Relates the history of North Korea, especially the famine of the 1990s, as told to the journalist by defectors who managed to flee to the west. The book carefully avoids descending into a kind of pornography of horror, and dwells instead on the subtler, psychological side of surviving traumatic times. I was sort of pleased to learn that as a not very tall woman aged between 30 and 50, I would probably be amongst the last survivors of a famine. But only sort of.

The Tale of the Duelling Neurosurgeons by Sam Kean

This easily-readable book sits somewhere between narrative history and popular science. It describes what we currently know about how the brain works by detailing how those discoveries were made. This usually involved bizarre head injuries that led to people behaving in startlingly odd ways, or hideous experiments on animals. It’s funny and surprising and humbling and slightly awful to think about the little grey cells, working away in our heads.

Stiff: the curious lives of human cadavers by Mary Roach

This tells you everything you ever wanted to know about dead bodies but were too afraid to ask. Decomposition, embalming, funeral homes, cremations, burials. And, more excitingly, useful cadavers: organ donation, forensic body farms, weapons testing, medical research. It’s one of the funniest, most uplifting and comforting books I’ve ever read. No, really! When I’m gone, I want to make a practical contribution to science. I quite fancy being a crash test dummy or something. Because as the book says: just because you’re dead, you don’t have to be boring.

Fiction:

Interview with the Vampire by Anne Rice

Rice’s vampire world is vivid, tangible and wildly erotic – despite featuring no actual sex at all. Sometimes it got on my nerves though. I wanted to say ‘give it a rest Anne! All this sensuality is exhausting!’ It’s like all vampires are DecadenceBot from Futurama. Rice also breaks creative writing rule 101: never have a passive protagonist. But Louis the Vampire basically does nothing except wring his hands and get pushed around until the very end of the book. Somehow Rice makes that work. The final twist is a bit of pure gothic genius. If you read this, make sure you keep a wet flannel at hand, to pop over your face if you get a bit swoony. Otherwise you may never recover.

The Bone Clocks by David Mitchell 

I’m a huge fan of Mitchell but I was a bit disappointed by this novel. As with all his books it has a very clever plot. His amazing skill at writing in the first person and creating unique voices is as strong as ever. But I felt this was a bit disjointed, with some of the sections feeling shoe-horned in. I didn’t care for the full-on fantasy elements either. I prefer fantasy to contain an element of mystery – when everything is spelt out loud and clear it can get a bit star-trekky. The ending was moving though, and almost brought it all together for me – but not quite.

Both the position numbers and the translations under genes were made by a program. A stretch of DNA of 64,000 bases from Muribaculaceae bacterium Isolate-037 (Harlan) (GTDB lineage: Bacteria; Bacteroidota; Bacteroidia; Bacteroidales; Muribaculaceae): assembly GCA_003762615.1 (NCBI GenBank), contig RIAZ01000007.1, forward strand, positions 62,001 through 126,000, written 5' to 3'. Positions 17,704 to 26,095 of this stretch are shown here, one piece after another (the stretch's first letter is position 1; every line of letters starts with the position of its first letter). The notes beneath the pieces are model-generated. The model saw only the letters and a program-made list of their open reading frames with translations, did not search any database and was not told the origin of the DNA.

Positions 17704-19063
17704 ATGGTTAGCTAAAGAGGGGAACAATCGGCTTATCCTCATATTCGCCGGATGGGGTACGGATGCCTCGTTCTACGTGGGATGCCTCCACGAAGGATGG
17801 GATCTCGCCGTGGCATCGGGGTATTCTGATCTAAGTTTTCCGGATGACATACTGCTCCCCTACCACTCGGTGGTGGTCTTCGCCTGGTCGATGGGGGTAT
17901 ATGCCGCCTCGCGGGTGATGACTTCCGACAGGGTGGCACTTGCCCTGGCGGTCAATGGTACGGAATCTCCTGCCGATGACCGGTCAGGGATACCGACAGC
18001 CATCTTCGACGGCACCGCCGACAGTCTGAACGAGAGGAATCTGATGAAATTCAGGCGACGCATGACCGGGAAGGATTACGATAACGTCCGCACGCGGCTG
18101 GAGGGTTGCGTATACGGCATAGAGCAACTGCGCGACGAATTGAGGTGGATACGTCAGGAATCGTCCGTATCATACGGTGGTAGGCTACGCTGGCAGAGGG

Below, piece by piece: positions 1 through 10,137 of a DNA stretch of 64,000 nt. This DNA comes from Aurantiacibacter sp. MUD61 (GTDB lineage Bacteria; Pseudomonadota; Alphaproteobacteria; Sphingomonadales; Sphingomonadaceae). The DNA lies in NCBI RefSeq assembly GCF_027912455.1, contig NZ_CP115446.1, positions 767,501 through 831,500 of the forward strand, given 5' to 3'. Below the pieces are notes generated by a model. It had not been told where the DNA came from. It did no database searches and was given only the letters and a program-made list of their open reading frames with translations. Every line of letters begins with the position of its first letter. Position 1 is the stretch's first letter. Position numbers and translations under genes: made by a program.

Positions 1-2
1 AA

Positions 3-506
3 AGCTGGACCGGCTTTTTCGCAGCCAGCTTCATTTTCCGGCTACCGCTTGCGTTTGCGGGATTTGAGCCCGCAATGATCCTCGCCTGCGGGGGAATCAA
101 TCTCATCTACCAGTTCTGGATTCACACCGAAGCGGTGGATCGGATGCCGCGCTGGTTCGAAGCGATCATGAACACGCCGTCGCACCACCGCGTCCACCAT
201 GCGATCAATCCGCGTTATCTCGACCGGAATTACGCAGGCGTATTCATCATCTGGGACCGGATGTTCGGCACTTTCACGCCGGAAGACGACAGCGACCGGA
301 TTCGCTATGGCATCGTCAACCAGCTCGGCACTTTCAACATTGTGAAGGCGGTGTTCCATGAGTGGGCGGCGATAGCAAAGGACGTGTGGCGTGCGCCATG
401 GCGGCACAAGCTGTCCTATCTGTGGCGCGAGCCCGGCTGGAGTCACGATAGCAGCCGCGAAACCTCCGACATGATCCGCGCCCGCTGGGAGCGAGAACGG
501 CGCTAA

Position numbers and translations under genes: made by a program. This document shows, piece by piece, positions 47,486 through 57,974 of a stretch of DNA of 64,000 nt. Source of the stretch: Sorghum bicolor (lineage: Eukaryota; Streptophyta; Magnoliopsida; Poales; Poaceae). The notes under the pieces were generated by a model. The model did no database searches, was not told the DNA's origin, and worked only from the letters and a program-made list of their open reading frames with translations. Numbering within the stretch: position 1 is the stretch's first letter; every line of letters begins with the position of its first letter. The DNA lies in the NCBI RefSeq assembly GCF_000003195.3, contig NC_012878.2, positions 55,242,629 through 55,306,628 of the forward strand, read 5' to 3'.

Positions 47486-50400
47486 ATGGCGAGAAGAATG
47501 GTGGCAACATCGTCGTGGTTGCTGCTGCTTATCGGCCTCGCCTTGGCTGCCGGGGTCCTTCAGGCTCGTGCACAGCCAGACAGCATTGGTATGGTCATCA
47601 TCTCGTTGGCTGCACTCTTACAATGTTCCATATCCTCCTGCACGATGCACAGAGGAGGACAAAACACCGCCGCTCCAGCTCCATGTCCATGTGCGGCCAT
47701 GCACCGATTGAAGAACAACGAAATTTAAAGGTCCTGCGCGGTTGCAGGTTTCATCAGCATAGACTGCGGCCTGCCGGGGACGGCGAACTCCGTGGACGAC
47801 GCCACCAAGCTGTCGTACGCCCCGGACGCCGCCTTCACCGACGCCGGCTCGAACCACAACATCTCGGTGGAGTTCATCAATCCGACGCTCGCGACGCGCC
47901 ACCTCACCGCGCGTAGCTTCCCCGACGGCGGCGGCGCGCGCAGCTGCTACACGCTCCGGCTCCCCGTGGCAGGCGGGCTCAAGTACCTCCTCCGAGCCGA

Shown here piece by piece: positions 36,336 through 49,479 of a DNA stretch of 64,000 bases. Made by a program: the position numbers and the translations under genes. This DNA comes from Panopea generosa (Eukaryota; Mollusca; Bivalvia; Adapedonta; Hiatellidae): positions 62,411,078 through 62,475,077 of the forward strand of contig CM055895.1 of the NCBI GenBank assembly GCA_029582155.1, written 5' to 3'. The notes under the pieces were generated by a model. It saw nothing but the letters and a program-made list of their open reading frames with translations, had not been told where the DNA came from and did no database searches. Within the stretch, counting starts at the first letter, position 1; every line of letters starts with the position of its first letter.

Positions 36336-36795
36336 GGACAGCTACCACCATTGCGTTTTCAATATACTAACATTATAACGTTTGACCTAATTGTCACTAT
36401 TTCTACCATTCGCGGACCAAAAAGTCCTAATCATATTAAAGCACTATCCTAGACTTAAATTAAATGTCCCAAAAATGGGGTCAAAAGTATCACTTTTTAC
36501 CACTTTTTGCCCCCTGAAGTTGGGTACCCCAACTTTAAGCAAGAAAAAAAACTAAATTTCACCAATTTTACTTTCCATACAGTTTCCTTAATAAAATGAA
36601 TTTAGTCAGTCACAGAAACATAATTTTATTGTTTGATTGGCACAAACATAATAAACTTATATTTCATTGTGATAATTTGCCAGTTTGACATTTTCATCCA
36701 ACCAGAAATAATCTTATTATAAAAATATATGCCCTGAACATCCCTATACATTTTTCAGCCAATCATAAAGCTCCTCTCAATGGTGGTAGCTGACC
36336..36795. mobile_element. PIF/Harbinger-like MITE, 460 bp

Consider Phlebas by Ian M Banks

This is the first of Banks’ ‘Culture’ series novels. The Culture is a socialist-anarchist, galaxy-spanning, hedonistic utopia, portrayed in Phlebas mainly from the point of view of its enemies. It’s interesting to see what’s wrong with utopia – e.g. liberal democracy – according to the religious maniacs and despots who oppose it. But it’s mainly a picaresque adventure story, zipping through various world and locations for some action-packet set pieces. Banks has an amazing imagination, and I think this would make a terrific film now the CGI is up to it. However, I got tired of all the torture and brutality. It’s a bit American Psycho in space. I didn’t hate this, but it was something and nothing – neither a philosophically thought-provoking novel, nor just a well-plotted bit of fun.

The Line of Beauty by Alan Hollinghurst

To be honest, I’d decided to hate this before I even started it. It won the Booker prize in 2004, the same year that Cloud Atlas and Jonathan Strange and Mr Norrell were nominated. I’d decided nothing could beat those two favourites of mine. It’s also heavily modelled on the writing of Henry James. I went through a phase of reading James and pretending I liked it, but in fact James is boring as hell. So I was pretty prejudiced against this book, and I didn’t find anything to change my mind. In terms of plot, The Line of Beauty is effectively Brideshead Revisited with additional cocaine and gay sex. It’s supposed to be a satire on the tories of the 1980s, but it doesn’t have much to say other than ‘oh, weren’t they awful and awfully rich’? Quite. In the end I think this won a prize out of sheer blandness.